Research shows that the roots of autism spectrum disorder (ASD) generally start early—most likely in the womb. That’s one more reason, on top of a large number of epidemiological studies, why current claims about the role of vaccines in causing autism can’t be right. But how early is ASD detectable? It’s a critical question, since early intervention has been shown to help limit the effects of autism. The problem is there’s currently no reliable way to detect ASD until around 18–24 months, when the social deficits and repetitive behaviors associated with the condition begin to appear.
Several months ago, an NIH-funded team offered promising evidence that it may be possible to detect ASD in high-risk 1-year-olds by shifting attention from how kids act to how their brains have grown . Now, new evidence from that same team suggests that neurological signs of ASD might be detectable even earlier.
Caption: Map of 180 areas in the left and right hemispheres of the cerebral cortex. Credit: Matthew F. Glasser, David C. Van Essen, Washington University Medical School, Saint Louis, Missouri
Neuroscientists have been working for a long time to figure out how the human brain works, and that has led many through the years to attempt to map its various regions and create a detailed atlas of their complex geography and functions. While great progress has been made in recent years, existing brain maps have remained relatively blurry and incomplete, reflecting only limited aspects of brain structure or function and typically in just a few people.
In a study reported recently in the journal Nature, an NIH-funded team of researchers has begun to bring this map of the human brain into much sharper focus . By combining multiple types of cutting-edge brain imaging data from more than 200 healthy young men and women, the researchers were able to subdivide the cerebral cortex, the brain’s outer layer, into 180 specific areas in each hemisphere. Remarkably, almost 100 of those areas had never before been described. This new high-resolution brain map will advance fundamental understanding of the human brain and will help to bring greater precision to the diagnosis and treatment of many brain disorders.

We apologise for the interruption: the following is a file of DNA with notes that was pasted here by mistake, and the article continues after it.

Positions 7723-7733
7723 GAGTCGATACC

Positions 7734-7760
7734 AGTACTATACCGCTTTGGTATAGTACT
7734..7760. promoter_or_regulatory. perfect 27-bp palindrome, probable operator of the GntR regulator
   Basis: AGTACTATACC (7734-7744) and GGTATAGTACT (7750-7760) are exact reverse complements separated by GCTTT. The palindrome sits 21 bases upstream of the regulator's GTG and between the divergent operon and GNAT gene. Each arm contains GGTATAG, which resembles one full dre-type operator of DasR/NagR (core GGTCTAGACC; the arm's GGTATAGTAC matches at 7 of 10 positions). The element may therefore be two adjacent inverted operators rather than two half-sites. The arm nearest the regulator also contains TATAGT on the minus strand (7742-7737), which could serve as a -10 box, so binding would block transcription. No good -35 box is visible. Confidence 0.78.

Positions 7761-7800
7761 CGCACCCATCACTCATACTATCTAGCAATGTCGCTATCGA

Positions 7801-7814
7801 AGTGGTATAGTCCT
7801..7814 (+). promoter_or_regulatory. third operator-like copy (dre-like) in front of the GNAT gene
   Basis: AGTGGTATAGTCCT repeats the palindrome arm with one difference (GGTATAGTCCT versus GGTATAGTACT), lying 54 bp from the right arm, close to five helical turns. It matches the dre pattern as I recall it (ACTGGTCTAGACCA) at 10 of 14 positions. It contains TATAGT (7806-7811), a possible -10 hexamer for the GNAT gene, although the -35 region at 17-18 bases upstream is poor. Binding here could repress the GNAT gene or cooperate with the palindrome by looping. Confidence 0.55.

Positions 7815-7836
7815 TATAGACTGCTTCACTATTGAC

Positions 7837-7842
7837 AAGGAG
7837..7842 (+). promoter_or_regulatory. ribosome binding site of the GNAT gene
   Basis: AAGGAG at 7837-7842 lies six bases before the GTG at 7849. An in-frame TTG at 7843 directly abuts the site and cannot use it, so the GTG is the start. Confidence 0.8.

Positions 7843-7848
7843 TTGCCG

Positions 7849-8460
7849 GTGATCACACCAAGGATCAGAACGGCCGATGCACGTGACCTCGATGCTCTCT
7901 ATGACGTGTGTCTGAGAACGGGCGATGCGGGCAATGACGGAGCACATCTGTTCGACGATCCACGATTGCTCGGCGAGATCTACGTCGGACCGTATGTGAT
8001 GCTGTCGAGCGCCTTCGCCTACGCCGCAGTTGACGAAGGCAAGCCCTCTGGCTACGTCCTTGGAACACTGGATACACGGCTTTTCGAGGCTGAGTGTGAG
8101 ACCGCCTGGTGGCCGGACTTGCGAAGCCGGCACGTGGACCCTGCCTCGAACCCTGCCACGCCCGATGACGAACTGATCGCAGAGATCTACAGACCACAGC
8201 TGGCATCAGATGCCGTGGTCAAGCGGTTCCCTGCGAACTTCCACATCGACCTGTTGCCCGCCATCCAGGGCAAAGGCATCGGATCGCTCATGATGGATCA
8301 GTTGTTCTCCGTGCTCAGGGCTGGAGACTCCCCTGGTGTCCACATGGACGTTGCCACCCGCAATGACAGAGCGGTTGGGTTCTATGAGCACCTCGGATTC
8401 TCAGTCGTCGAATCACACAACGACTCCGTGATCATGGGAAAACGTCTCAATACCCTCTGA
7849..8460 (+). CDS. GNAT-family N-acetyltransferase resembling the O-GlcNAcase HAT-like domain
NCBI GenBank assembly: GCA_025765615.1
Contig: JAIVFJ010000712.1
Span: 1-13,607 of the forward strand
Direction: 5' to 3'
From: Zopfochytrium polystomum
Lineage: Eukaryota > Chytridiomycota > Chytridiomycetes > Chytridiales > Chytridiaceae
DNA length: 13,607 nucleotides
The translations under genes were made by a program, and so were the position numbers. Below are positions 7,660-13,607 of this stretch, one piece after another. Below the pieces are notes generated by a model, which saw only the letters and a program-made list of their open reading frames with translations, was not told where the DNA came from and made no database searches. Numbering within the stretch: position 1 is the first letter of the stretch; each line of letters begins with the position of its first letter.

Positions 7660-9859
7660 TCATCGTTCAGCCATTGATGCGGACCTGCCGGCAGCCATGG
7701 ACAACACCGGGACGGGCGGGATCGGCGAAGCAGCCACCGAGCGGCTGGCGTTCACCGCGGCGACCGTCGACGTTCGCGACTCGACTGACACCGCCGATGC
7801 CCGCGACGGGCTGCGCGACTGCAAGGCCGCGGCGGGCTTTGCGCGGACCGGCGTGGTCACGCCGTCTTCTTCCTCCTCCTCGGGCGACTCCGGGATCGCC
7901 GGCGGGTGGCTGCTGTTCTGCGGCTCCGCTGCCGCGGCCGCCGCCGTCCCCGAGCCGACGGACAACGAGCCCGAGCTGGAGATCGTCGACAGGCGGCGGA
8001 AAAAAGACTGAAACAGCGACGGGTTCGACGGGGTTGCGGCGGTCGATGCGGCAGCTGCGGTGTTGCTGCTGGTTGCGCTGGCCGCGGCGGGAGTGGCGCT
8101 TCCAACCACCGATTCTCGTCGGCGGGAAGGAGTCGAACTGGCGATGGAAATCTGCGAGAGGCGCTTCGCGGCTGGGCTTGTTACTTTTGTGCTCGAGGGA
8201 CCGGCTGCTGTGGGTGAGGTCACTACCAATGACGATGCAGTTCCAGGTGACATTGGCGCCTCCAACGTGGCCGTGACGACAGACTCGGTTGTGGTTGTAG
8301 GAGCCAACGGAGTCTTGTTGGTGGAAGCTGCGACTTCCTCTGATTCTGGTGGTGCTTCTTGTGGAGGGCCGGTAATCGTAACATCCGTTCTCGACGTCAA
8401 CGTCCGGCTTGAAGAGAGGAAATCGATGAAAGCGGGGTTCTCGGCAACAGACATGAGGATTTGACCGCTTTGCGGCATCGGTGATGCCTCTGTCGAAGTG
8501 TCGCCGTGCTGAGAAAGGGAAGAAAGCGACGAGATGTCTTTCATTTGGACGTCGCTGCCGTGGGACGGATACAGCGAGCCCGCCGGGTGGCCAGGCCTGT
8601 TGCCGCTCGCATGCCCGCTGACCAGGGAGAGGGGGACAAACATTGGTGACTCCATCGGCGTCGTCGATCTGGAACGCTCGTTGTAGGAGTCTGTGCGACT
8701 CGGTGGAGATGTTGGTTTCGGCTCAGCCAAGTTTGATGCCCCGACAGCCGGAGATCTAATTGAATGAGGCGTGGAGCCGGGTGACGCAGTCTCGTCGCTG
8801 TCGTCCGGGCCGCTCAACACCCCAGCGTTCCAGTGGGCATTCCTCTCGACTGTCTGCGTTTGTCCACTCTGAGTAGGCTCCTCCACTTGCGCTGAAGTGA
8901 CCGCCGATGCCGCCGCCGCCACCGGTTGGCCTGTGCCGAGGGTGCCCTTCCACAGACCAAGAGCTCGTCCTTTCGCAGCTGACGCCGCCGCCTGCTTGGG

This past weekend, I attended a scientific meeting in New York. As often seems to happen to me in a hotel, I tossed and turned and woke up feeling not very rested. The second night I did a bit better. Why is this? Using advanced neuroimaging techniques to study volunteers in a sleep lab, NIH-funded researchers have come up with a biological explanation for this phenomenon, known as “the first-night effect.”
As it turns out, the first night when a person goes to sleep in a new place, a portion of the left hemisphere of his or her brain remains unusually active, apparently to stay alert for any signs of danger. The new findings not only provide important insights into the function of the human brain, they also suggest methods to prevent the first-night effect and thereby help travelers like me in our ongoing quest to get a good night’s sleep.
When our curiosity is piqued, learning can be a snap and recalling the new information comes effortlessly. But when it comes to things we don’t care about—the recipe to that “delicious” holiday fruitcake or, if we’re not really into football, the results of this year’s San Diego County Credit Union Poinsettia Bowl—the new information rarely sticks.
To probe why this might be so, neuroscientists Charan Ranganath and Matthias Gruber, and psychologist Bernard Gelman, all at the University of California at Davis, devised a multi-step experiment to explore which regions of the brain are activated when we are curious, and how curiosity enhances our ability to learn and remember.